Your browser is out-of-date!

Update your browser to view this website correctly. Update my browser now


Cricket Readies Unlimited Music Downloads

San Diego – Prepaid carrier


said it will become the first U.S. carrier to bundle
unlimited music downloads into a wireless rate plan when it launches it

Muve Music

service in January.

 The service will initially
be available exclusively on a $199-suggested 3G Samsung Suede feature phone,
which will be displayed at Cricket’s CES display in South Hall 4, upper level,
Room S210 at the Las Vegas Convention Center.

 The unlimited over-the-air
music downloads are included in a new $55/month prepaid plan, which also
provides unlimited nationwide calling; unlimited nationwide text, picture and video
messaging; unlimited global text messaging; unlimited 3G mobile Web; unlimited
email, unlimited data back up, and unlimited video. The music downloads include
full songs, ringtones, and ringback tones.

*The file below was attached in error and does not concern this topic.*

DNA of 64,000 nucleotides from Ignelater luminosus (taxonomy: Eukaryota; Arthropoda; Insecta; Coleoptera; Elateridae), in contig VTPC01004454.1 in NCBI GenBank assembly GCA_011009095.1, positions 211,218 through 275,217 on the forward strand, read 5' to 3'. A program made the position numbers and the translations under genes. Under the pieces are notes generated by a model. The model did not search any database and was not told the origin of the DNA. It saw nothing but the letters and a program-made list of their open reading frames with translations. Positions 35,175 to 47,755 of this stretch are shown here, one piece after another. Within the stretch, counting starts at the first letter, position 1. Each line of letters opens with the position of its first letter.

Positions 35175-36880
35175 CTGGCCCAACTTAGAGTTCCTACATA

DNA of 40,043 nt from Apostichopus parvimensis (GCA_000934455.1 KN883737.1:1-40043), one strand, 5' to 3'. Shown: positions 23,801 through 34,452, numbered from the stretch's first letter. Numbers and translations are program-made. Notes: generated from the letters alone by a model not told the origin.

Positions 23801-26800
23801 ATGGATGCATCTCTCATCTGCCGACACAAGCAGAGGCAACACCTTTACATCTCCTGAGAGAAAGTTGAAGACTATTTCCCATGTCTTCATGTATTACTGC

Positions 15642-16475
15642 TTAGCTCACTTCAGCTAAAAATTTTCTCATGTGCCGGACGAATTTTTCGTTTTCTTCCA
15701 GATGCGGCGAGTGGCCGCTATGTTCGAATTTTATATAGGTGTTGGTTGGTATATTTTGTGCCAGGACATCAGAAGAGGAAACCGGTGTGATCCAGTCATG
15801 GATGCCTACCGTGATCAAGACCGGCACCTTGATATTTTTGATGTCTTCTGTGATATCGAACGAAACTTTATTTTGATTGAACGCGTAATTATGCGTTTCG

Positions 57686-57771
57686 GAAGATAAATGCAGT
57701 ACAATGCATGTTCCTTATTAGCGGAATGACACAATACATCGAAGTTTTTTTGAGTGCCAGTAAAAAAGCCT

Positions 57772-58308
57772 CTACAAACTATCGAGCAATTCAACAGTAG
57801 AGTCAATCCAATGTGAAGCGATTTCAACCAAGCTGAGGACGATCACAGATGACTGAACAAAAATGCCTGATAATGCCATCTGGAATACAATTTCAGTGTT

The service features a
catalog of millions of songs from the four major record labels: Universal Music
Group, Warner Music Group, Sony Music Entertainment and EMI Music. Music is
downloaded over the cellular airwaves without a digital rights management (DRM)
technology to provide a better user experience, better handset performance, and
better battery life, the carrier said. All songs, however, are locked via
SanDisk technology to an included 4GB memory card, although users are allowed
to share their songs with other Muve users.

The service will be available in January exclusively on the
$199-suggested 3G Samsung Suede feature phone with 3-inch touchscreen, HTML web
browser, virtual QWERTY keyboard, and a dedicated music button that launches
the Muve Music application. The phone operates on Cricket’s CDMA2000 1X and
1xEV-DO wireless networks.

Though a 4GB memory card is
included with the phone, consumers will also be able to buy additional cards
that incorporate SanDisk’s technology. 8GB cards will also be available.

In February 2009, Cricket
became the first prepaid carrier in the U.S. to launch over-the-air music